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'Might need to get a COVID-19 shot every year,' says county executive

Two people in knit caps, facial masks and yellow workers vests lower a blue water jug into an open manhole
University at Buffalo
Sewer water is tested twice a week for the presence of COVID-19.

Government and university researchers are increasingly looking at COVID-19 as a problem that won't go away any time soon.

That's why Erie County and the University at Buffalo are putting together a long-range sewer sampling system that will constantly look for COVID in sewage.

It's already in use in seven sewer systems in the county and a more formal structure is in the works, allowing for individual localized sewer systems to be tested. The county is looking to hire someone to do all of the sampling, for delivery to a UB lab.

"We are taking short-term action to address COVID-19 in our community, but we're also planning long term to ensure that we're going to have the resources necessary to deal with what potentially could be around forever," said County Executive Mark Poloncarz. "It may be like the flu, that there are variants every year and you get a flu shot every year. Might need to get a COVID-19 shot every year."

The wastewater is collected twice a week and goes to the UB lab of environmental engineer Ian Bradley for testing. He said Washington is establishing a nationwide network of similar testing to check what's occurring now and what might turn up in the future.

A variety of electronic equipment tests sewer water
University at Buffalo
Water samples got to Ian Bradley's lab at the University at Buffalo for testing.

"We saw large increases in January and March when we had outbreaks and then, thankfully, this went to very low levels in June," Bradley said. "But, unfortunately, in the start of July we started seeing increases again. And now, over the last couple of weeks, we've seen some larger increases in our detection of the virus in wastewater in both Buffalo and Amherst."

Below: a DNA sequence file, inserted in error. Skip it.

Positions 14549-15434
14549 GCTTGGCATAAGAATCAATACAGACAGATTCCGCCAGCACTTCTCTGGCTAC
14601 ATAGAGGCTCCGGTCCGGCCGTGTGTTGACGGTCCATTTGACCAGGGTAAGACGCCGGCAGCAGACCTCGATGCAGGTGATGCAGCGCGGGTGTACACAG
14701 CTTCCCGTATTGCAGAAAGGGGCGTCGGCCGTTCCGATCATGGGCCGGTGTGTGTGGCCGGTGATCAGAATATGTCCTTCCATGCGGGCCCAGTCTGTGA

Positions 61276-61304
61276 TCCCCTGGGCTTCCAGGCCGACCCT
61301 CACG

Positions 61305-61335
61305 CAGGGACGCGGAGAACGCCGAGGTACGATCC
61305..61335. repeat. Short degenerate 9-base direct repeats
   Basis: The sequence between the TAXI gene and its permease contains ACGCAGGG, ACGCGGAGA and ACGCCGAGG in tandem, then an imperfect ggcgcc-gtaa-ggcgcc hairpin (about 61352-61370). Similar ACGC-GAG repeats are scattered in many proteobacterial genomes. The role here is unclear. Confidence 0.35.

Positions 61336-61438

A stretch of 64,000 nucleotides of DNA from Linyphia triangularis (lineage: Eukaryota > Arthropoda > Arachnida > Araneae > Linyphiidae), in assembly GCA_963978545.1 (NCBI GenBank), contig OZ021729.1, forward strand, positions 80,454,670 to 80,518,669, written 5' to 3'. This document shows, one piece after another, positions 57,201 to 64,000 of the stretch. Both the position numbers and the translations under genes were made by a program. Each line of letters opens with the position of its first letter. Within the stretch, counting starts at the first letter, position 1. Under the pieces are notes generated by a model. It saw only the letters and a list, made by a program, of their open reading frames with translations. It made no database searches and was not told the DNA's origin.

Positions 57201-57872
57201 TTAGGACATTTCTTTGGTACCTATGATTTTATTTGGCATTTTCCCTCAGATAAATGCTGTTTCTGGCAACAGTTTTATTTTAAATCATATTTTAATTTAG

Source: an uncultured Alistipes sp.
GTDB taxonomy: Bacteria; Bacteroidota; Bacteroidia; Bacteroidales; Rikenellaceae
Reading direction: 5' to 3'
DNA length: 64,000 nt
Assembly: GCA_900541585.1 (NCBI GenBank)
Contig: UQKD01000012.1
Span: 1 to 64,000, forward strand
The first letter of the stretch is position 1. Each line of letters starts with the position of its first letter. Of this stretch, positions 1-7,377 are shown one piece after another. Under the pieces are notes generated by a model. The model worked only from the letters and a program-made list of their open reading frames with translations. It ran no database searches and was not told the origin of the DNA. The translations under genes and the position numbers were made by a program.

The scientist said this has become such a standard public health tool that there are large universities where every single building is tested. What started as a way to look for opioids has turned into a public health research necessity.

"We've used it in the past," Bradley said. "There's some people who have used it to detect opioids in wastewater. Out in Arizona, at the University of Arizona, they had a dashboard a few years ago looking at opioid usage. We've been able to use it for polio, to find out areas that are not vaccinated for polio. People started applying this to COVID-19, a year ago."

Mike Desmond is one of Western New York’s most experienced reporters, having spent nearly a half-century covering the region for newspapers, television stations and public radio. He has been with WBFO and its predecessor, WNED-AM, since 1988. As a reporter for WBFO, he has covered literally thousands of stories involving education, science, business, the environment and many other issues. Mike has been a long-time theater reviewer for a variety of publications and was formerly a part-time reporter for The New York Times.